every June 20th this century, is World Refugee Day. Yesterday, to get the grim occasion rolling, the United Nations High Commissioner for Refugees (UNHCR) released its annual report on displaced people. The results? A record “65.6 million people were forcibly displaced worldwide at the end of 2016 – a total bigger than the population of the United Kingdom and about 300,000 more than last year.” Also: “the total seeking safety across international borders as refugees topped 22.5 million, the highest number seen since UNHCR was founded in 1950 in the aftermath of the Second World War.” Happy June 20th!Today, like
The refugee population has spiked alarmingly over the past half-decade, due to civil war and societal breakdown in countries such as Syria, Afghanistan, and South Sudan. As I detailed here after President Donald Trump’s original travel ban executive order, the worldwide population of refugees (minus the 5.3 million registered with the UN Relief and Work Agency for Palestinians in the Near East), was stable between 2008-2012, at between 10.4 million and 10.6 million. But since then, according to the UNHCR, things have gone like this:
2013: 11.7 million
2014: 14.4 million
2015: 16.1 million
2016: 17.2 million
That 64 percent jump since 2012 is the largest five-year increase since 1979-1983, a tumultuous period that saw southeast Asian boat people, exiles from the Iranian Revolution, Flordia Straits-crossers on the Mariel boatlift, and more. Back then, as the refugee population swelled from 6.3 million to 10.6 million, presidents Ronald Reagan and Jimmy Carter took in an average of 127,000 refugees per yer*, or approximately one out of every 71 worldwide, and assumed a global leadership role in tackling a devilishly complex issue.
How does the Trump administration compare? Consider that in the first four full months of his presidency, during this historic spike in displaced people, the United States admitted a total of 13,955 refugees. Over a full year that would be just a tick under 56,000, or one out of every 307 worldwide at last year’s refugee population.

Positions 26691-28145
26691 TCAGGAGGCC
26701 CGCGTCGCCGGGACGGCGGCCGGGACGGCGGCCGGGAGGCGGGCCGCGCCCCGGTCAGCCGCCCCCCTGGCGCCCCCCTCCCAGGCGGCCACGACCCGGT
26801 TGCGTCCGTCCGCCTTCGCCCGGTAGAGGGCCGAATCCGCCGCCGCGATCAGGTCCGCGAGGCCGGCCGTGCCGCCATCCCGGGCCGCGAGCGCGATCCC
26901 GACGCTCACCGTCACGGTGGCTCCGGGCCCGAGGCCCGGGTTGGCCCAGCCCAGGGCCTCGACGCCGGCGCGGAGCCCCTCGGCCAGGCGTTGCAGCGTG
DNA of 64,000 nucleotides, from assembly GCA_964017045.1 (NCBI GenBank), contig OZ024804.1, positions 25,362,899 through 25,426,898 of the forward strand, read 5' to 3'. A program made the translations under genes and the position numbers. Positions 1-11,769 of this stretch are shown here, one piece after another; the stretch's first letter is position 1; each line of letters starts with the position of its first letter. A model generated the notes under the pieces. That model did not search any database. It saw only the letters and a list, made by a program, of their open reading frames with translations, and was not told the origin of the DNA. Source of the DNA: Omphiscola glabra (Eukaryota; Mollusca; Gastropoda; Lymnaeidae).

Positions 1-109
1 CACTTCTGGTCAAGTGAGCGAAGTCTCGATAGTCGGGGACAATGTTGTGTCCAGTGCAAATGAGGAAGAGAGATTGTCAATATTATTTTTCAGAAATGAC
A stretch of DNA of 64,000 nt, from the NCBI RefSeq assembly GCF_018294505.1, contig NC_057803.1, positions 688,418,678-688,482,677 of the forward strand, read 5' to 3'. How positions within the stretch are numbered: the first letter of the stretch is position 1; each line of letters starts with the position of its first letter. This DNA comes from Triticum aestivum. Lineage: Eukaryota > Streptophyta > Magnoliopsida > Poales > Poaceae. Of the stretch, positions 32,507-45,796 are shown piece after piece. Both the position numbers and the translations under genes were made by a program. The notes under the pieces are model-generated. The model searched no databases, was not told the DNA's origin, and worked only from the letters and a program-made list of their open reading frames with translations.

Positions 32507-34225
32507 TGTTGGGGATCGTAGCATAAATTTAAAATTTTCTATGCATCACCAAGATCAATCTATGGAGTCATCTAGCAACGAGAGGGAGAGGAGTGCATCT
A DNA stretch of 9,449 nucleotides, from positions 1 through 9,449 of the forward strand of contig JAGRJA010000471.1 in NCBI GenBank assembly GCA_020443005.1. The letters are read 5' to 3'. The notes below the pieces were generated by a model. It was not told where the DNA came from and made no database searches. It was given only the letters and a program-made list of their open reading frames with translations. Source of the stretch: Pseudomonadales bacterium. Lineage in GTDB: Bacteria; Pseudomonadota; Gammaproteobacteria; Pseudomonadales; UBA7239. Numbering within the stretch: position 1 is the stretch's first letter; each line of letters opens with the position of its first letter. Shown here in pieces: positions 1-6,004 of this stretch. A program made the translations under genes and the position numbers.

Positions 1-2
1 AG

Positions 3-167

Trump’s target is actually lower than that (50,000), and the number of refugees in 2017 is almost certain to be higher, due to the four famines expected this year in South Sudan, Nigeria, Somalia, and Yemen, in addition to ongoing wars and civil conflict. And though we inevitably and understandably see such crises through the lens of our domestic policies, the UNHCR report is careful to underline that “Developing regions hosted 84 per cent of the world’s refugees,” led by Turkey (2.9 million), Pakistan (1.4 million), Lebanon (1.0 million), Iran (979,400), Uganda (940,800), and Ethiopia (791,600). Plenty of other fascinating nuggets, including Germany doubling its refugee population in 2016 alone, in the full report.
* The U.S. measures its refugee intake by fiscal year (October-September), while the UNHCR adheres to the calendar. Even so, fiscal 2017, which includes four generous months of Barack Obama’s intake (with more than 32,000 admitted), is currently on pace to represent the third-lowest percentage of global refugees taken in by the United States, at 0.35 percent (based on the UN’s 2016 baseline of 17.2 million refugees). The only more stingy years on a percentage basis were George W. Bush’s 2002 (0.25) and 2003 (0.29).
More refugee number-crunching in this post, including this from Reason TV: